- We get external feedback – when we learn through note taking it’s very difficult for us to tell when we’ve learnt something sufficiently well. But, when we try to explain a topic to someone else, they’ll often let us know if they don’t understand something or if our explanation needs further simplification.
3. Identify Knowledge Gaps
In step three, we need to pinpoint the areas we found difficult to explain or had to return to our notes/textbooks to refresh our understanding. If we had to use any technical term in our explanation, we should challenge ourselves to break those terms into simpler components.
If a child would struggle to understand us, we’ve found a knowledge gap that needs to be filled and simplified in step 4. The key is not only to identify complex areas of our own explanations but also to challenge and identify where we’ve made assumptions based on what we already understand intuitively. A child won’t intuitively know much about our topic, so we need to make sure our explanations strip things back to the basics.
What are the learning benefits of identifying knowledge gaps?
- It is an active way to learn – by identifying where we’re struggling, we become more intentional about our learning. Instead of covering the stuff we already know (like we do when we reread, highlight, and summarise), we automatically focus our attention on the topics that need the most work.
- Learning is iterative – it’s impossible to remember a topic if we only look at it once. The Feynman technique, however, rewards repetition. By teaching a topic and filling in knowledge gaps multiple times, we’re more likely to encode this knowledge into our long-term memory.
The final step of the Feynman technique is to rewrite our explanation of a topic in simpler terms. This often involves re-organising our thoughts so the explanation flows more naturally, finishing incomplete thoughts, and finding simpler examples to break down complex ideas. This may take some time (or may have to be done multiple times) to get right.
What are the learning benefits of simplifying?
- Understanding starts with simplicity – we don’t understand something unless we can explain it simply. Using technical language or assuming our listener has an existing baseline of knowledge means we’re probably relying on memorisation, rather than understanding.
- We build confidence – if we’re able to teach someone a topic we previously found confusing, it boosts our confidence and encourages us to learn even more.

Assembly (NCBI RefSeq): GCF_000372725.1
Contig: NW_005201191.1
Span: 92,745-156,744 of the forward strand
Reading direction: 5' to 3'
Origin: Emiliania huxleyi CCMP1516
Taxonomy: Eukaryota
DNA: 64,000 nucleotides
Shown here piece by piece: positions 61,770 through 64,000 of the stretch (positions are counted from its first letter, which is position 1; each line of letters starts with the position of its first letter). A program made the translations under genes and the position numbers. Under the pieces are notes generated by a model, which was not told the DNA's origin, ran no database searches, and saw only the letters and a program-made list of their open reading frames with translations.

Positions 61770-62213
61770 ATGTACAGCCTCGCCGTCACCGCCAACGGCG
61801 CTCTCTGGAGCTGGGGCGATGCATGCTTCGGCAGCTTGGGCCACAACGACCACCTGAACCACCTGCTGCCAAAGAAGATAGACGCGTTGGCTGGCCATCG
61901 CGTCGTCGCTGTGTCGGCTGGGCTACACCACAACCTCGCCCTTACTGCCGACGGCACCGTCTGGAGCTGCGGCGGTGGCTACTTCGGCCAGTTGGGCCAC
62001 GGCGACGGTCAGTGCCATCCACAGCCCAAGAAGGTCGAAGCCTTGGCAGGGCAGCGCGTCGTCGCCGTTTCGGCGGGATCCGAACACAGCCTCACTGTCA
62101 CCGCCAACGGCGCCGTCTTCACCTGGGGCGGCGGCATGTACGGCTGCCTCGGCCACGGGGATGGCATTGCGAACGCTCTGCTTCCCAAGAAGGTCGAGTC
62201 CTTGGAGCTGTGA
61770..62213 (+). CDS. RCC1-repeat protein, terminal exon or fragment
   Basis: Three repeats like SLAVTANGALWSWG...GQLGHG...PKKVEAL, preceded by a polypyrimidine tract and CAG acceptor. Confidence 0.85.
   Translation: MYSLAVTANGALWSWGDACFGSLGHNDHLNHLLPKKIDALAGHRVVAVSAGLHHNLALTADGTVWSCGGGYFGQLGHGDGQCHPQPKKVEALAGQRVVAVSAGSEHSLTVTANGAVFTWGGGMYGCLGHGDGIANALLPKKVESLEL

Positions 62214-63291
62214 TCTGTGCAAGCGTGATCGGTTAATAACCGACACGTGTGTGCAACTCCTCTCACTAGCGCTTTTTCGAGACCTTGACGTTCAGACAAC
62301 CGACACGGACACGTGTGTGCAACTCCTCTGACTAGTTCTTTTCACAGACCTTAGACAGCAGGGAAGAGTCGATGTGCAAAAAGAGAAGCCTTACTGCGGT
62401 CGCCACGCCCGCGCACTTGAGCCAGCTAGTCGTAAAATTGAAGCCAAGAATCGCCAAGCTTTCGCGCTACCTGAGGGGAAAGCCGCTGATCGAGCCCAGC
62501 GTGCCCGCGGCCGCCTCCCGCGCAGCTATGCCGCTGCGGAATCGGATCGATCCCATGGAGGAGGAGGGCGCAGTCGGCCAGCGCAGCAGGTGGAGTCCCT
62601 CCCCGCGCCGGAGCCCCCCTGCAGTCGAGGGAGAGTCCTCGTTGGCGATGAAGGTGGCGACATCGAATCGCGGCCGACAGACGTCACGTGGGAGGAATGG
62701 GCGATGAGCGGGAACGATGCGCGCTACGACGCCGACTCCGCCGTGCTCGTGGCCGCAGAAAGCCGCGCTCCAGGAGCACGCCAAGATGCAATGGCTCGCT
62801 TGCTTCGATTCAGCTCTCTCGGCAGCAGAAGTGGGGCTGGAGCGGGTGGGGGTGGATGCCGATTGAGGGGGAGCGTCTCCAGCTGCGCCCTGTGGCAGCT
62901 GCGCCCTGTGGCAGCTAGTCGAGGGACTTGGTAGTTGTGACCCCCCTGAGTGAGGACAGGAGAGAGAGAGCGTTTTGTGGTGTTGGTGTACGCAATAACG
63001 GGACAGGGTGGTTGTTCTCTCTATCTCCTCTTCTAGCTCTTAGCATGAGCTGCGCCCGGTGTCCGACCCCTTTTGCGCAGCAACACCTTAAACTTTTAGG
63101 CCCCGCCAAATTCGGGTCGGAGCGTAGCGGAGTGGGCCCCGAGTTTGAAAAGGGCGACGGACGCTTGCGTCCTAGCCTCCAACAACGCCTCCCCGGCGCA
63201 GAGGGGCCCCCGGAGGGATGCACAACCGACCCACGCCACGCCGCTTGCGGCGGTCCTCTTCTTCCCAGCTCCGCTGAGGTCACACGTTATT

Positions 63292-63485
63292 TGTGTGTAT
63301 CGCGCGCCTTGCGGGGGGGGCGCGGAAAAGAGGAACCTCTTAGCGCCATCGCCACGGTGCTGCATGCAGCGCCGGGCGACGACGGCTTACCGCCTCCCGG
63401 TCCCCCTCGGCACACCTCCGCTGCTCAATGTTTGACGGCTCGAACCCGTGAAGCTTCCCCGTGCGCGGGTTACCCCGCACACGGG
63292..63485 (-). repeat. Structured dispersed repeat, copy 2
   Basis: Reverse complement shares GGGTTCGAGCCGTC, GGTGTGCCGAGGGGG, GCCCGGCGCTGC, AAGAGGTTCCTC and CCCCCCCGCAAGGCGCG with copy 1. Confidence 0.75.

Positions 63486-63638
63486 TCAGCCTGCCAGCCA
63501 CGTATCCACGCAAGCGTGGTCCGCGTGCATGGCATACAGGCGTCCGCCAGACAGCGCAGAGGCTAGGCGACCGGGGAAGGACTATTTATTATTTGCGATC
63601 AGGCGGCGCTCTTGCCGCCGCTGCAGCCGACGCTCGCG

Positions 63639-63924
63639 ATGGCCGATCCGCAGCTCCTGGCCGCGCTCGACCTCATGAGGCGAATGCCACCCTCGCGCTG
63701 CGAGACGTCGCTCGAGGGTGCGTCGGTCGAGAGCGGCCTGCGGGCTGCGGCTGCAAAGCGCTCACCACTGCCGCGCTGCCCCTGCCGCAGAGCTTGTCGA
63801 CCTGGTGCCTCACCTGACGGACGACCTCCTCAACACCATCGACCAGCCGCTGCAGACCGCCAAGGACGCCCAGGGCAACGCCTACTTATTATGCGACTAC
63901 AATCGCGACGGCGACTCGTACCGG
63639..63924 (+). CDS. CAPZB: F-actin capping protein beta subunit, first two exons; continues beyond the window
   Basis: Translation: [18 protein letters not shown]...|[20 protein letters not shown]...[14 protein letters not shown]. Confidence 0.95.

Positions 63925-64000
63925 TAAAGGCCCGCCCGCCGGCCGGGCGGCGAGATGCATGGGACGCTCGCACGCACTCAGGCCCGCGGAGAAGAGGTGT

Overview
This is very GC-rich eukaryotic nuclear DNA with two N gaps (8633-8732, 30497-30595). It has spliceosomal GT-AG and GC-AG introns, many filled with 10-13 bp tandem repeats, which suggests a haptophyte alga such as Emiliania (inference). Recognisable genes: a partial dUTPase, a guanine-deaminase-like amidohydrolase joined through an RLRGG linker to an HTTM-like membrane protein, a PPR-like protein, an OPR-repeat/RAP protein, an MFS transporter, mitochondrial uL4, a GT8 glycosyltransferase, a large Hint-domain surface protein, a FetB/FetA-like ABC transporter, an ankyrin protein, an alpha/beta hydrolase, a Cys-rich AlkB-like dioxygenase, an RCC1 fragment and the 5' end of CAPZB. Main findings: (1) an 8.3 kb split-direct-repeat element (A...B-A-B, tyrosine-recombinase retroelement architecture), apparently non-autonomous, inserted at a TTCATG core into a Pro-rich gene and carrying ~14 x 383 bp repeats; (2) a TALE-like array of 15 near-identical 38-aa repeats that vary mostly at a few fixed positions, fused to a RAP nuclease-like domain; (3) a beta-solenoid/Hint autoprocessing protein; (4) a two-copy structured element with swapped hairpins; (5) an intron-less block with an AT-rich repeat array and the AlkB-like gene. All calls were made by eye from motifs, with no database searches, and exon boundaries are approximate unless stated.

💡 Why use the Feynman Technique?
Although it appears to be a simple technique, it’s highly effective.
The technique enables us to quickly overview a concept, identify areas that are weaker and, critically, requires active learning – we are forced to move beyond passively rereading or highlighting and actively think about how we would explain a particular concept in simple terms.
It also automatically removes memorisation from our learning process. In school, we memorise pretty much everything and quickly forget it all once we’ve finished our exams. But the Feynman technique goes much further, expecting us to prove our understanding of a given topic and clarify our thoughts.
Finally, the Feynman technique pushes us to explore topics that interest us more deeply. And this is the essence of learning anything: be curious and fall in love with what you’re learning. If we can have fun and enjoy the journey, then the learning will take care of itself.
“Fall in love with some activity, and do it! Nobody ever figures out what life is all about, and it doesn’t matter. Explore the world. Nearly everything is really interesting if you go into it deeply enough. Work as hard and as much as you want to on the things you like to do the best. Don’t think about what you want to be, but what you want to do. Keep up some kind of a minimum with other things so that society doesn’t stop you from doing anything at all” – Richard Feynman
If we want to learn more effectively and deepen our understanding of a topic, there’s really no better method than the Feynman technique. Every student should add it to their armoury of revision tools. In fact, every learner should leverage it to enhance understanding, increase productivity, and improve performance. It’s genuinely so useful regardless of what we’re looking to learn.
Alongside the Feynman technique there are a bunch of other well-kept secrets on how to study effectively. Stuff we’re never really taught how to do at school. Fortunately, I did some research and collected all of my findings into an evidence-based course on Skillshare that you should check out if you’re interested. It’s completely free to watch if you sign up for a free trial.